Sharon Shinn


The third in the romance/epic fantasy series the Twelve Houses. This time, the focus is on the King’s Rider Justin and one of the Silver Lady’s Daughters, Ellynor, who is not from Gillengaria. The other familiar characters have also significant roles.

Huge spoilers and sorry for the length!

Tayse sends Justin into the town of Neft. He is supposed to spy on the Lestra Coralinda Gisseltess who is the high priestess of the Silver Lady. She hates and persecuted mystics and is also suspected of plotting against the king. Justin isn’t happy because he’s sent there all alone but he goes grudgingly. Cammon escorts him and Justin declares to him that he isn’t that interested in girls, especially ones who need to be fussed over and protected all the time. Justin gets a job as a stable hand and starts to think about a way to the Lestra’s convent so that he can see what’s going on.

Ellynor is a girl from Lirrenlands who doesn’t know much about the Silver Lady at all. She was sent to the convent by her family’s men as an escort to her cousin Rosurie. Poor Rosurie had fallen in love with the wrong man and tried to elope with him. The man had been from a wrong clan whom Rosurie’s family did not approve at all. They would have gone to war before allowing Rosurie to marry him. Instead, the couple was separated and Ellynor and Rosurie had been sent to a convent in a different culture.

The girls aren’t allowed to leave the convent (except to proselytize but the only time Ellynor does this is near the end of the book and how can you proselytize a goddess you don’t know anything about?), but Ellynor is fortunate and she can go to Neft on her own. In a short time, she manages to get lost and a man attacks her. Justin saves her and they talk for a while. In the end, they both like each other very much and hope that they can see each other again. Intellectually, Ellynor knows that nothing can come out of it because Justin isn’t from Lirrenlands. The men of the Lirrenlands clans don’t allow their women to marry outside the clans. Instead the men will hunt the hapless suitor until he’s killed. Also, Ellynor loves her family; she doesn’t want to leave them or see any of them killed.

Even though the tough swordsman Justin doesn’t like helpless women, he falls for Ellynor after one conversation.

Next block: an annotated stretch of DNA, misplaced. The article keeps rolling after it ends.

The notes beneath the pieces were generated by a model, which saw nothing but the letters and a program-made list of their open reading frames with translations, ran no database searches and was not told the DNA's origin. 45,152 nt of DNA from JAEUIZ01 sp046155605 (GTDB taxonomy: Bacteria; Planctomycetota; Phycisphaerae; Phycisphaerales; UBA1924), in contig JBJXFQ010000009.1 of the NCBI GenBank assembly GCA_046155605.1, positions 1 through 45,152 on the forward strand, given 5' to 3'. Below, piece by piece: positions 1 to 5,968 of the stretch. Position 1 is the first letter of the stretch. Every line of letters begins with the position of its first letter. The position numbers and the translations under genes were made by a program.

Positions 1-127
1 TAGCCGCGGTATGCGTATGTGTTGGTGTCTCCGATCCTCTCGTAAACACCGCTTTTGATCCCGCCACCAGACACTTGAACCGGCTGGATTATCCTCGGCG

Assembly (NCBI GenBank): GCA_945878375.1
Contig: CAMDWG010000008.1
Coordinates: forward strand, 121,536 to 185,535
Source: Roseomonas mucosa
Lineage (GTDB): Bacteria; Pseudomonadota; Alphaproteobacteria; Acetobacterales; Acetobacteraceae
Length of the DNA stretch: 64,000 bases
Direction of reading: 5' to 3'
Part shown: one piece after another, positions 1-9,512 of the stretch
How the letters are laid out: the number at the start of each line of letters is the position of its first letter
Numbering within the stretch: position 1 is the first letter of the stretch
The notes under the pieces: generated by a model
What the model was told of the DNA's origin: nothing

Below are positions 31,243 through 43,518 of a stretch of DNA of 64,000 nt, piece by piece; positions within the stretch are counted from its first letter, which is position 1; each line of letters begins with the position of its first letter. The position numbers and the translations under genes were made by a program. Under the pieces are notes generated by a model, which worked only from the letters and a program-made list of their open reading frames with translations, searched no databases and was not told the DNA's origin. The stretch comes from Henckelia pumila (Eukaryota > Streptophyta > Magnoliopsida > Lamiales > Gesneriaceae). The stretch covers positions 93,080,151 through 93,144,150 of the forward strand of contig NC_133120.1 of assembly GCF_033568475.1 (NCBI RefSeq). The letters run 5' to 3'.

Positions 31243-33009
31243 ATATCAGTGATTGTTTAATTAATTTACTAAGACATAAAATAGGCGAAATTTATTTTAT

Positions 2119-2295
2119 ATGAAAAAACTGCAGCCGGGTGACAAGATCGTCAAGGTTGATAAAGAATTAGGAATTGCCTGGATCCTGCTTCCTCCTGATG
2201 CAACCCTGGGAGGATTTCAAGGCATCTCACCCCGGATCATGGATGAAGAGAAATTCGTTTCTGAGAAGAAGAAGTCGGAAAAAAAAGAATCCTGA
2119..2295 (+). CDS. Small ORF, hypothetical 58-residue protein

Ellynor has another problem: all her life, she has worshipped the gentle nigh goddess Dark Mother. She hasn’t converted to the worship of the Silver Lady and hasn’t told anyone about it. Dark Mother has also given her the gifts of healing, seeing perfectly in darkness, and moving almost invisibly in darkness. Ellynor doesn’t consider these gifts to be magic or herself to be a mystic. Unfortunately, according to Gillangaria’s culture she is a mystic. If her fellow priestesses find out, they will burn her on the stake.

There’s a secondary plotline about the Tayse and Senneth who are recruiting fighters and allies for the king. They even talk to some men from the Lirrenlands. Senneth has spent a few years there and was adopted into one of the clans so she’s hoping to persuade some of the clans to ally with the king. She also returns to her erstwhile home where her high-born family hears that she’s in a relationship with “a common soldier”. (I would hardly think of the Chief of the King’s Riders to be a common soldier…)

The book contains a lot of fighting, escapes, desperate lovers, fast plot twist, and friends closer than family. So by itself it’s an enjoyable read.

Unfortunately, some of the things in it just don’t make sense. One of them is right at the start. In the first chapter, Cammon and Justin save a mystic who is being tortured by the Lestra’s men. One of the men is allowed to live. Yet, instead of asking the man about, for example, the Lestra’s plans and the overlay of the convent, he allowed to go away. So, they already know for sure that the Lestra is ordering men to kill mystics. If the Lestra is clearly responsible for murdering other citizens, shouldn’t the king be more than justified in arresting her and her followers?

Which bring me to the second point: there also seems to be no legal system. The Lestra’s men are killing mystics and the King doesn’t like it. Yet, the King doesn’t do legally anything to stop it. When a man attacks Ellynore on the street she doesn’t even consider the possibility of reporting the man to authorities. Or to the Lestra, for that matter. So, it seems that the characters in the book aren’t citizens who could rely on any sort of legal protection. How a large country can work like this, I can’t really understand.